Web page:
It’s about being so excited by what you’ve built that you’ll tell anyone. Remember Flickr? Two years ago Stewart Butterfield was so excited that he was just pulling anyone who would listen aside at the O’Reilly Emerging Technology conference and showing them his stuff. That passion won me over as a customer and continues winning me over to this day. (Although he better watch out, cause Albert Lai of Bubbleshare is even more passionate than Stewart was!).

So, don’t suck up, get excited!

PS: are you excited about something you’ve built? Just post it here. Don’t send me email. If you send me email your excitement might get lost in my inbox. 133 emails to go.

Tips for joining the A list

I keep getting asked “how do I get more traffic?” Or, “how do I get TechCrunch to notice my blog?”

Quick: go to Technorati and do the brrreeeport search. Now, which headline and opening text grabs you? Makes you wanna click? Hint: we’re all being slammed with hundreds of sites every day. The more interesting you can make your headline, the better. Think about what your headline will look like in the search engines and use every one as an opportunity to grab a little bit of traffic.

Now, look at the 98 brrreeeport results on Technorati. All are on the same topic, right? But some headlines stand out from the noise. Which ones grab your eye? The one that says simply “brrreeeport report?” Or the one that says “brrreeeport beats Mohammad cartoon?” Conflict is a story telling device. Use it in headlines!

Also, notice that Technorati has a way to “claim” a blog and if you do that you’ll get a little picture next to every one of your posts. Posts that have pictures win!

One other fun thing? Brrreeeport is a “top search” on the Technorati home page right now.

Need another tip on how to join the A list?

Here’s another one: be different. What do I mean by that?

Well, Dan Wieringa asked me for some help with his blog. It’s a decently written blog, but it isn’t getting much traffic.

First notice how his blog looks very similar to tons of other blogs? That’s hurting him.

One of TechCrunch’s popularity secrets is that he uses lots of graphics and screen shots. Makes his blog more pleasing to the eye. Sorta the way Technorati looks better than Google’s blog search.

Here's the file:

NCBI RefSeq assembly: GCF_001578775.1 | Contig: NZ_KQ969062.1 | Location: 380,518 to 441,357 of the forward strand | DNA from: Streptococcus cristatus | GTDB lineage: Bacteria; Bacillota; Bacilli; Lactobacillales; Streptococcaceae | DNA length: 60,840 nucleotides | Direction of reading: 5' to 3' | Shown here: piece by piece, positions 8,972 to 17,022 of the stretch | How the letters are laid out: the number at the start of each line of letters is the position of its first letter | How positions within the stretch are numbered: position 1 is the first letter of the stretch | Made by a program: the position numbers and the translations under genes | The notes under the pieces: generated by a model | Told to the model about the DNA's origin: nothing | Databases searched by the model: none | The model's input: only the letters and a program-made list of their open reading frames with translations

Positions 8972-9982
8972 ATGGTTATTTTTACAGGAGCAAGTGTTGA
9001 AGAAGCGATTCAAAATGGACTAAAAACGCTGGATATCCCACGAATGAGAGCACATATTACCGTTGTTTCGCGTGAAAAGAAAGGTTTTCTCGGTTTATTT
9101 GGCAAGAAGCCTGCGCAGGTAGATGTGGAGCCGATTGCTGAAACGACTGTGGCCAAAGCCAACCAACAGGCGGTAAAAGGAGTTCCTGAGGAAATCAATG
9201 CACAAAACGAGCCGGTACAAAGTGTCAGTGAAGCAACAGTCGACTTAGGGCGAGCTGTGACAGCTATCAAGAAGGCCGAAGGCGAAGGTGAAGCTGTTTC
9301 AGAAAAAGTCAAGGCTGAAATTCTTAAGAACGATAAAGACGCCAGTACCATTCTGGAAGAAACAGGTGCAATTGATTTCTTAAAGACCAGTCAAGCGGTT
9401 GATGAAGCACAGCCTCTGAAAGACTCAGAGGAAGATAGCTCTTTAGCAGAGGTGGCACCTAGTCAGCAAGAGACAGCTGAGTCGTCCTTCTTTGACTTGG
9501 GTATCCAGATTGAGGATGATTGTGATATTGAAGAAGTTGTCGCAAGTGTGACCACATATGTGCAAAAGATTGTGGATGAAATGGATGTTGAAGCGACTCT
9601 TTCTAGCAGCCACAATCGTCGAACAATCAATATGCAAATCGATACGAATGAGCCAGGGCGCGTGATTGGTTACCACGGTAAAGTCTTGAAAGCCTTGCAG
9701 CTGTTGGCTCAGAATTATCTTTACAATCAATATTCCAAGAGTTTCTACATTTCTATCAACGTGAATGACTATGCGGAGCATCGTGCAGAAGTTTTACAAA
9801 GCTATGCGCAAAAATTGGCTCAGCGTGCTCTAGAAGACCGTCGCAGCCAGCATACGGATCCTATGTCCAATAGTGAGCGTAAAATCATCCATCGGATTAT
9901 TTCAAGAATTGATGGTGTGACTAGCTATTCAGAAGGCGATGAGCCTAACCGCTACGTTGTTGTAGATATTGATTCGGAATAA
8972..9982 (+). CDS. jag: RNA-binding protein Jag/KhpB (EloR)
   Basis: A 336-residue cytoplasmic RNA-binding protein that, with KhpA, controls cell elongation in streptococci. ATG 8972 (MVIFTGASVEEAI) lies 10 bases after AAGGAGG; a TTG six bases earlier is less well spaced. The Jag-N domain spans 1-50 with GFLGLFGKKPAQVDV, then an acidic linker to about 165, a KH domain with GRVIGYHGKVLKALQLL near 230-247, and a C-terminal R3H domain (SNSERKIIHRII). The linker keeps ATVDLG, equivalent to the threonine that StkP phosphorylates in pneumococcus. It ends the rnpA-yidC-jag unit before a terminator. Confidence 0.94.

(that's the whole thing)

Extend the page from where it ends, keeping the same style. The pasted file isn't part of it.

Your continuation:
Another thing? Dan’s title tag is boring. You need some personality! Look at Darren Barefoot’s title tag. Lots of personality and gives me some sense of who Darren is. Oh, and his blog’s design sticks out too. Different. Clean. Personal. Who wouldn’t fall in love with that smile? Yeah, WordPress.com makes it hard to change the template right now (Matt Mullenweg promises that’s changing soon, but in the meantime you can get ready by doing the other things — come up with a better title tag, write better headlines, work on finding interesting content that’ll help you stick out of the crowd on search engines and memetrackers.

Another way? Steph Booth taught me this one: tag often. Tag frequently. Tag better. In WordPress.com your categories are also tags. Don’t worry about using too many tags. The more tags you use, the more likely someone will find you in a search engine.

Another tip? Make friends with other bloggers. You know, if 15 z-listers link to you, are you a z-lister, or did you just move up to the m-list? Hint: it doesn’t take that many links to be seen as an “authority” on Technorati. Well, unless you’re Om Malik and then Technorati just thinks you don’t have any authority. Yikes. But, anyway, usually you will get noticed if a few blogs link to you and it’s not hard. Got a good post today? Why don’t you email a few people (one at a time, not in a group) and say “hey, I think you’d enjoy my post today on xxxxxx.” Don’t beg for a link, just show some passion about what you’ve written or posted.

Or, heck, do what I’m doing this week — just say screw it all and go skiing. See ya from the slopes tomorrow!

While I’m slushing at Keystone, Colorado as part of the Bloggy Mountain High trip (yes, my way was paid for, so this link is a sponsored link) why don’t you stick in your own URL and toot your own horn and join the A-List! Or, at minimum, post a good tip for getting noticed!

I’m not a Guy kind of Evangelist

You know, my title (technical evangelist) bugs me. It bugs others too (especially in Europe, where people give me very strange looks when they see my business card). Why? Cause of its religious connotations. I didn’t realize why it bugged me until I read Guy Kawasaki’s “Art of Evangelism” post today (he was the tech industry’s first evangelist, worked for Apple).